, being items one keep on or near one's person at all times, to help with both planned and unforeseen events during the day. A lot of opinions about what should be in an EDC kit exist, but the minimum usually recommended seems to be a cell phone, light source and small folding knife. The EDC blog
shows pictures and lists of submitters' EDC kit. [more inside]
posted by Harald74
on Mar 25, 2011 -
The Gardens will put in place a pervasive garden ambience and quality living environment from which Singapore's downtown will rise, and steer Singapore to the forefront of the world's leading global cities. (via)
posted by Joe Beese
on Oct 5, 2009 -
Chimp stores weapons.
After throwing cached stones at zoo visitors, the unfortunate animal had his own stones removed. Other examples of foresight and planning in animals are described here
posted by binturong
on Mar 9, 2009 -
"The plans for Victory City
have evolved over a period of 38 years, nurtured by the vision and dedication of Victory City's inventor, Orville Simpson II
]. Mr. Simpson conceived of the general idea of Victory City in 1936, when he was only 13 years old. Afraid of being ridiculed, Mr. Simpson kept his ideas about designing and building the City of the Future to himself … a secret vision he held in his mind... It wasn't until 1960 — after he had embarked on a lucrative career in real estate investing and apartment building management — that Mr. Simpson decided to make his ideas about Victory City known to the general public."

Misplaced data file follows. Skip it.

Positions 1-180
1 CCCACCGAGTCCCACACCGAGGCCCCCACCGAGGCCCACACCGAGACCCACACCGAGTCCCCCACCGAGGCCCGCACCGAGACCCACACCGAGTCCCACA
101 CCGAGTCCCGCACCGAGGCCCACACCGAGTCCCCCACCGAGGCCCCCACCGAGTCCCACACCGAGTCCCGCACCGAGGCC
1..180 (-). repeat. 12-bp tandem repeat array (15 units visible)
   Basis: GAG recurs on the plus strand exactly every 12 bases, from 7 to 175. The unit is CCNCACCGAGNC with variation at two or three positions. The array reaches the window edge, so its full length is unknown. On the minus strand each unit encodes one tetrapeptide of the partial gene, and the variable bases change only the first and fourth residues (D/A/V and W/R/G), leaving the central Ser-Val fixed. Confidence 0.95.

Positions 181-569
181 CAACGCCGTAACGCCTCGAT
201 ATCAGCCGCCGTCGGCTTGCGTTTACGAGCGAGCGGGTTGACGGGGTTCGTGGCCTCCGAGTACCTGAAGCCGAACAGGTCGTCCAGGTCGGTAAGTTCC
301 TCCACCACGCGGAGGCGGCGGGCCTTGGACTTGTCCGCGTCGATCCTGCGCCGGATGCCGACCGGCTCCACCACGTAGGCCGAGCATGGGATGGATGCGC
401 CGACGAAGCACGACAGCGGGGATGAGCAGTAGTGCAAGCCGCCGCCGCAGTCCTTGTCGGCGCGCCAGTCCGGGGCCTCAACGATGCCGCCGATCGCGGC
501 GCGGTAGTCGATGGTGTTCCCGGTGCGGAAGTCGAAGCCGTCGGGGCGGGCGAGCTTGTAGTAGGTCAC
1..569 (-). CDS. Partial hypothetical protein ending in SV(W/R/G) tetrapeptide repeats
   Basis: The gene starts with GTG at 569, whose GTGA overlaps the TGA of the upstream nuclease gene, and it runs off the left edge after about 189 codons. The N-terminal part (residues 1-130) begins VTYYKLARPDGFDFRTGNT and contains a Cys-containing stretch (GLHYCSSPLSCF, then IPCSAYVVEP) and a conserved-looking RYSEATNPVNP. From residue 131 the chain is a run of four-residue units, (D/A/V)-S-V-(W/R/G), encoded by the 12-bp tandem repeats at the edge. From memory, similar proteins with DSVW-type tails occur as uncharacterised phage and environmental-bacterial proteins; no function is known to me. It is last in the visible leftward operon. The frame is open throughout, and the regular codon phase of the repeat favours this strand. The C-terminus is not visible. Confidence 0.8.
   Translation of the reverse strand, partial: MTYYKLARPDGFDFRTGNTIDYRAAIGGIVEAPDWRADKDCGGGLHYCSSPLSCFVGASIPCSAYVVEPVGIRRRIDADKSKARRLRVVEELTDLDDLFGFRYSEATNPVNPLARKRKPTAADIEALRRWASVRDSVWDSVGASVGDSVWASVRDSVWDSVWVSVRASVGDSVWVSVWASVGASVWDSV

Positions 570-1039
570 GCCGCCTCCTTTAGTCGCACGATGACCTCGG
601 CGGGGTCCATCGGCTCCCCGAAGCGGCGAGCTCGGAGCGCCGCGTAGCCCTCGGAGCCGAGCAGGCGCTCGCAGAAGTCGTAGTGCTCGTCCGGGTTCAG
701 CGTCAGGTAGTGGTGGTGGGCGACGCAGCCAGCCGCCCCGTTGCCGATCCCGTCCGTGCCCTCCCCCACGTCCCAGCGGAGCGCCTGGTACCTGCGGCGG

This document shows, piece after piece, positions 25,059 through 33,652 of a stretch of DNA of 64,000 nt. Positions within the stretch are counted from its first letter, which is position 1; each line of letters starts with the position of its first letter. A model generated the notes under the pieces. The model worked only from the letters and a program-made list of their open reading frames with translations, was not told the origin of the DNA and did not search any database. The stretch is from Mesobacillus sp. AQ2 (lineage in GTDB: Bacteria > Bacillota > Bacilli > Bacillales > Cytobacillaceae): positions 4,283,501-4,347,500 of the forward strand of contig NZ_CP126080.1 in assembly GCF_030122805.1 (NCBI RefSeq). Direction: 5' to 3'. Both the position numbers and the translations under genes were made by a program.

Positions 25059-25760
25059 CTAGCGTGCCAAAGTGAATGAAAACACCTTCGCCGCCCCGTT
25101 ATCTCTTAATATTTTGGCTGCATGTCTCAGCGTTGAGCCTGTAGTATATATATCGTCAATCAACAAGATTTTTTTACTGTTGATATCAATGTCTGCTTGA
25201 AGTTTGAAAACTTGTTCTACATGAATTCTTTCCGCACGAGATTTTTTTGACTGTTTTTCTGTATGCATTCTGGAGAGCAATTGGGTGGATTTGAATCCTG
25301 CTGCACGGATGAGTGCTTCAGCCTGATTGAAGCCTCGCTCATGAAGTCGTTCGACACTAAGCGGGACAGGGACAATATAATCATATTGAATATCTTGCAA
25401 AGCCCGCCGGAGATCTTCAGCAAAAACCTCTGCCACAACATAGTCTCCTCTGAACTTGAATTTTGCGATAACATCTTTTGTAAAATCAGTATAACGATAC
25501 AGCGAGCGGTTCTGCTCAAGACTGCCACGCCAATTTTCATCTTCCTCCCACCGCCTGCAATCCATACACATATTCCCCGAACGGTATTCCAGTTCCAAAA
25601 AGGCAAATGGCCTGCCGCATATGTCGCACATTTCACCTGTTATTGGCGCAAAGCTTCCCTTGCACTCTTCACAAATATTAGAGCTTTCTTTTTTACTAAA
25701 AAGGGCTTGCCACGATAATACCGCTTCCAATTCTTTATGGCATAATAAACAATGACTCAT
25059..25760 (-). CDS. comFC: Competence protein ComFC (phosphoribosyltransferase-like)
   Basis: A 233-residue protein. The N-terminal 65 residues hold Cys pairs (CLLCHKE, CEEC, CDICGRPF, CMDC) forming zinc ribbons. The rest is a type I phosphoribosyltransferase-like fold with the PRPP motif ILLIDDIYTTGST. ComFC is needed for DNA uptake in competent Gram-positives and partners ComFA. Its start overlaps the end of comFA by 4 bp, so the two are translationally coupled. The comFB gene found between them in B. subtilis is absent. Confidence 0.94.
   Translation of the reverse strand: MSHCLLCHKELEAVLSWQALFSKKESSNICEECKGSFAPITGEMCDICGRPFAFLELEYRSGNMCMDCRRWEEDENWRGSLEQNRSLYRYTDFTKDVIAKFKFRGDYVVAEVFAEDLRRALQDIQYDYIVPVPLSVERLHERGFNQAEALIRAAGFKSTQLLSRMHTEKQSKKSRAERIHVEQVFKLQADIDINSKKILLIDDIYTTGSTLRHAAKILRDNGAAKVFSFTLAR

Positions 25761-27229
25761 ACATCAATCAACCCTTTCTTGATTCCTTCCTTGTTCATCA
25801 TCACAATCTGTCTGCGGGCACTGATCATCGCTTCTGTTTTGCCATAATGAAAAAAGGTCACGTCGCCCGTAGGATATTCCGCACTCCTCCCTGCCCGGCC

posted by Miko
on Dec 7, 2008 -
"As a great architect once said, 'Buildings should look like what they are'." John Jessop became so frustrated with the red tape required for his company to get permission to build a farm shed, he submitted a sarcastic application
. Read his full "Planning Application for Erection of Agricultural Implement Shed" here [pdf, 3 pages]
. No word yet on whether the shed was approved. Via.
posted by amyms
on Apr 24, 2008 -
The Great War on Terror shall be won with Powerpoint.